Sunday 28 January 2018

Genealogy of the Divisive Tyrant

It’s been week of the unaccountable autocrats. I gave my second lecture as Gresham Visiting Professor in Classics, on Sappho, viewable online, by contextualising her poems in the Greek ‘Age of the Tyrants’-the 7th-6th centuries BCE. 

Hereditary monarchs were deposed by tyrannoi-popular leaders who initially represented non-aristocratic interests but usually ended up behaving even worse than the posh people they'd displaced.

1851 'Apotheosis' of Louis Napoleon
I began with Sapho, a once-famous 1851 opera by Charles Gounod. It has a radical subplot in which Sappho's lover Phaon leads resistance against the local tyrant oppressing Lesbos. The libretto was brutally censored by Louis-NapolĂ©on Bonaparte’s bureaucrats, since he was about to stage his coup, overturn the elected National Assembly of the Second Republic, and soon announce himself Emperor. 

Ranulf Flambard, Bishop of Durham from 1099
Next stop was Durham, where I was reunited with much-loved former colleagues in the Classics Department. In the Great Hall of the Castle, built to proclaim to the northern English that they were the grovelling subjects of the Norman absolute monarch and his deputy, the Bishop of Durham, I illustrated Aristotelian ethics from famous movies like Amadeus. I was housed in the astonishing Bishop’s Suite. The autocrat's rooms are gorgeous, but agoraphobia in such a massive space ensured total insomnia.

Creon, prototype of tyrant in political theory
In Nafplio at Harvard’s Centre for Hellenic Studies’ Greek outpost, I hit tyrants head-on, by talking about the definitive picture in Aristotle’s Politics of the tyrant whose power depends on fomenting distrust within the populace. This picture is fundamental to political theory since the Renaissance, and, through a 1598 English translation, to Shakespeare’s Macbeth, Julius Caesar, and Lear, plays Stephen Greenblatt discusses in his eloquent forthcoming Tyrant (May 2018). But Aristotle owed much of it to Sophocles’ Theban tyrant Creon, available to Shakespeare in a 1581 Latin version of Antigone by Thomas Watson. 

Aristotle's Tyrant in English (1598)
Tyrants, of course, come in many disguises, from self-seeking parents and narcissistic teachers to ‘democratically’ elected heads of 21st-century states. They all rely, sooner or later, on fostering animosity between their subjects—not just between the large groups Caesar meant when he advised rulers ‘divisa et impera’, but at every single level of society, in every relationship. One way to resist creeping tyranny is to be civil and kind to every other human, in every transaction. So, a month late, that is my New Year’s Resolution for 2018.

Sunday 7 January 2018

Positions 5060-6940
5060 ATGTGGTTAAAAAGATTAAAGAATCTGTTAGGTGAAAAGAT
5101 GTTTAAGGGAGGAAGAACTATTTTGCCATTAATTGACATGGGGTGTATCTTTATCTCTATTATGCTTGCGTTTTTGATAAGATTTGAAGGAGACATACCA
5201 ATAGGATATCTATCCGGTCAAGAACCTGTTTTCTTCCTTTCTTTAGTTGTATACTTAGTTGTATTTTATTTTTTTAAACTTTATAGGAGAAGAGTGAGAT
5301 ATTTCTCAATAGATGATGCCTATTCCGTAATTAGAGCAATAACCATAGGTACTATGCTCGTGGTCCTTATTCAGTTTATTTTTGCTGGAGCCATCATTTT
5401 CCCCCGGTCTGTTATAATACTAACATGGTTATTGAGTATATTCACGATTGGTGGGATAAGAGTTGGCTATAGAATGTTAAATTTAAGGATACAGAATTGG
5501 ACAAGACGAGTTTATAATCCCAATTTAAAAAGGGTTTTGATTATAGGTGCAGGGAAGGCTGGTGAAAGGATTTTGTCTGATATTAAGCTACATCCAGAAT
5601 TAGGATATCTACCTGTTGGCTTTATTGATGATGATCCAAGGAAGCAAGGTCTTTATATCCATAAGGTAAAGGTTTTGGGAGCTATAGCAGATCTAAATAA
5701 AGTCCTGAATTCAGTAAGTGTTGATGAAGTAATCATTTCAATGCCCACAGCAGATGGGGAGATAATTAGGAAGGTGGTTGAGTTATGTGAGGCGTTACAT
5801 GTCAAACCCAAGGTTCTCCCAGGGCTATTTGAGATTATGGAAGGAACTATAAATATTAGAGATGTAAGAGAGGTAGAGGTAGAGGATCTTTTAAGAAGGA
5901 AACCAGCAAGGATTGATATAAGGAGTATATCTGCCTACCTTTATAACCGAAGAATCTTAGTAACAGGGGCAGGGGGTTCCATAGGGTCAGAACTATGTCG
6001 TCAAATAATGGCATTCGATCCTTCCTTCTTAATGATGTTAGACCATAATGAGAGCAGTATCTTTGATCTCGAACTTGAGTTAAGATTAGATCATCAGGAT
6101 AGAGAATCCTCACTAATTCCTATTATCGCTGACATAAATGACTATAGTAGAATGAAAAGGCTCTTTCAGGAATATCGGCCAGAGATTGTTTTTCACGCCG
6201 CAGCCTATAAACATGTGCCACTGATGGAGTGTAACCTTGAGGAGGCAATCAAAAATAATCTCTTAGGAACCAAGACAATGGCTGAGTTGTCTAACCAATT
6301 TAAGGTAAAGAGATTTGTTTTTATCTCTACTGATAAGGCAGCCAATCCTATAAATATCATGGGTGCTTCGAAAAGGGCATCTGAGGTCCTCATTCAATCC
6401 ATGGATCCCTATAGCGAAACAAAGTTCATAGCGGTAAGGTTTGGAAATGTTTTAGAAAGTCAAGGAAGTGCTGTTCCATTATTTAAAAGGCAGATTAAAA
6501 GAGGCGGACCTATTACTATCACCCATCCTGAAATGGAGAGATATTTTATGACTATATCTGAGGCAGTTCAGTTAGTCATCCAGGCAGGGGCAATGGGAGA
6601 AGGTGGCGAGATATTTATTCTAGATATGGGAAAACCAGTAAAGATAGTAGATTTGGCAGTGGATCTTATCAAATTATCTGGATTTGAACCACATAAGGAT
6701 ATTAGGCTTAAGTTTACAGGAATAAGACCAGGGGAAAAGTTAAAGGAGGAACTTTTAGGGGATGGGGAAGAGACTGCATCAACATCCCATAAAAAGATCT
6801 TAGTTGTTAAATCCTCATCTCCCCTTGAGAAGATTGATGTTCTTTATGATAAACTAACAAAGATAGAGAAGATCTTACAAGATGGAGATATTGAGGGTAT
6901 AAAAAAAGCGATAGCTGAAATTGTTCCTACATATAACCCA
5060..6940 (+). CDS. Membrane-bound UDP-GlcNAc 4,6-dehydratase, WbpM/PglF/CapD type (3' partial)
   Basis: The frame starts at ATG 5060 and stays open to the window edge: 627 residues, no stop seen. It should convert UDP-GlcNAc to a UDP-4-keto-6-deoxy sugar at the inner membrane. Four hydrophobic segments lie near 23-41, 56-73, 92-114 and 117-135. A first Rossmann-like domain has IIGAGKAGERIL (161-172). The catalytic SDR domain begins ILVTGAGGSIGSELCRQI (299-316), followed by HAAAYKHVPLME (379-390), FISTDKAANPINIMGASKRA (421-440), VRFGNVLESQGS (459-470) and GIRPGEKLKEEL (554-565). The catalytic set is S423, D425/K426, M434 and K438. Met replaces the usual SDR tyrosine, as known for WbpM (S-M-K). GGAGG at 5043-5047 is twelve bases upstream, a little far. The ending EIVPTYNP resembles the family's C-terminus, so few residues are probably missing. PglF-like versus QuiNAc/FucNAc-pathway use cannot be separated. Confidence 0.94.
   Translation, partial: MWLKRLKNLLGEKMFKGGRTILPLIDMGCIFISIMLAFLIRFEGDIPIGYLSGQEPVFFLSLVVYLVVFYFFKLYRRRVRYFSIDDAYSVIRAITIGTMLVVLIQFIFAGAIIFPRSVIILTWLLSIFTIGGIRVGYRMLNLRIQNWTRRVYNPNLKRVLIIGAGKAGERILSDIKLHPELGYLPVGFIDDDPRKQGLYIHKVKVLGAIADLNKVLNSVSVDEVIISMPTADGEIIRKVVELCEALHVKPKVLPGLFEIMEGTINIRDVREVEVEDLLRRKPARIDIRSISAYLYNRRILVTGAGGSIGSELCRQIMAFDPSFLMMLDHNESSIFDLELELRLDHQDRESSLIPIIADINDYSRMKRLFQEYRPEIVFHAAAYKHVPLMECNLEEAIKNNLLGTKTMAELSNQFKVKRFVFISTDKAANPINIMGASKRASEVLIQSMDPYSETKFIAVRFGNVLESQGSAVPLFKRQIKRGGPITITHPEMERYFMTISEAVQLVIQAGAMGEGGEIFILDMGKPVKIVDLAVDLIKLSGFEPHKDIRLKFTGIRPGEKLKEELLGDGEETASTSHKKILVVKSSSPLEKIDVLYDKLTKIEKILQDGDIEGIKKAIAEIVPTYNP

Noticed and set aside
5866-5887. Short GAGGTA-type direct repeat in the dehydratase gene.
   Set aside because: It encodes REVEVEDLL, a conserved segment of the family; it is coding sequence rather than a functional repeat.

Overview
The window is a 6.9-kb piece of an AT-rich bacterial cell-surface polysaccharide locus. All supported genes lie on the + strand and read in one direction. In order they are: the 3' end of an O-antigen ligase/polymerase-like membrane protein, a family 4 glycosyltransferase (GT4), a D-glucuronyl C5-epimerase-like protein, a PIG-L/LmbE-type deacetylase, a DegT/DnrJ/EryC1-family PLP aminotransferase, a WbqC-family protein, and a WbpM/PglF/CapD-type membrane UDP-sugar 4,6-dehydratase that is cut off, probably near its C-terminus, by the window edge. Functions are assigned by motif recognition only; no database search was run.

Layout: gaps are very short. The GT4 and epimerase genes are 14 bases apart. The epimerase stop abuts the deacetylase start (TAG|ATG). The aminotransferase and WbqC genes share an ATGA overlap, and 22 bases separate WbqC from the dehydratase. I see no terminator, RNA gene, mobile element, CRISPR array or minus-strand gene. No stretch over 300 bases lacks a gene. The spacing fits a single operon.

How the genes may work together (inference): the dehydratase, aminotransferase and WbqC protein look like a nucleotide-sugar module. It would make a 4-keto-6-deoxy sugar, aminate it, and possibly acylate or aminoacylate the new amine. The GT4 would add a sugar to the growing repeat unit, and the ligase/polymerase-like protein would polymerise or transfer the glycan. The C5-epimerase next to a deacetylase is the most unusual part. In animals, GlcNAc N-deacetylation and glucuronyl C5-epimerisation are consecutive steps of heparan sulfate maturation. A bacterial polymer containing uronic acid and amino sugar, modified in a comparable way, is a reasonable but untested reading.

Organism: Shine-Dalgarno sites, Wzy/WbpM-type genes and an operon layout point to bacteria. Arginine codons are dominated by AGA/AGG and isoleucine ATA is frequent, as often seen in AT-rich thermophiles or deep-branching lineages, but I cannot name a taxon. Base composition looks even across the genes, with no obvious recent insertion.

The One Circumstance where Prison really is Necessary

The vacation meant that I finally had time to catch up on the Prison Reform Trust’s admirable  Bromley Briefings Prison Factfile  for Autumn 2017. I have always thought that any alien landing on our planet would regard as insane our use of incarceration to deal with most malefactors, especially in prisons like those in Britain which expose inmates to terror, danger, toxic levels of boredom, and being deprived of supportive relationships and opportunities for self-improvement.

As a society we excel at producing criminals, the usual culprits being poverty, lack of education, and our orphanages: 31% of women and 24% of men in prison were brought up in ‘care’. But we are catastrophically bad at helping them become more constructive citizens.

The Factfile shows how things continue to deteriorate. 49% of adults reoffend within a year.  The summer saw a surge in the prison population to more than 86,000. Only 1 in 20 people in prison are on even the basic level of the incentives and earned privileges (IEP) scheme. The number of frontline operational staff employed in the public prison estate has fallen by 23% in seven years. Members of ethnic minorities are 81% more likely to be sent to prison for an indictable offence at the Crown Court. Etc. etc.

Then there is the gender issue. A staggering 83% of women entering prison under sentence have committed a non-violent offence. In my idea of a sane society, hardly any of them should be in prison in the first place, rather than a rehabilitation system, or community service.

There is only one circumstance, in my view, where confinement in prison needs to be obligatory, and that is where a proven perpetrator, if at liberty, presents a real and present physical danger to other people. Despite my radical scepticism about the efficacy of imprisonment, I am finding it very hard to feel confident that John Worboys, convicted in 2009 of multiple vicious, cynical, premeditated sexual assaults on women in his black cab, is no longer capable of sexually motivated violence, whatever the Parole Board has decided.
The issue here is the notorious IPP (Imprisonment for Public Protection) sentence, inaugurated in 2005, and designed for offenders who posed a serious threat to the public but whose crimes could not be given a life sentence. Far too many IPPs were imposed, and the system was discontinued. But the Parole Board is now desperate to release IPP inmates, having been left with a backlog of over 10,000 prisoners (14% of the prison population) who do not know whether, or even if, they will be released.

I am certain that many of those 10,000 IPP inmates have no place behind bars. But, surely, John Worboys and others convicted of repeated incidents of sexual violence should not be at the front of the ‘exit’ queue. 

There is just one cause for optimism in this dismal case: it has got people talking, which rarely happens, about the actual purpose of our hopelessly anachronistic, brutal and creaking prison system.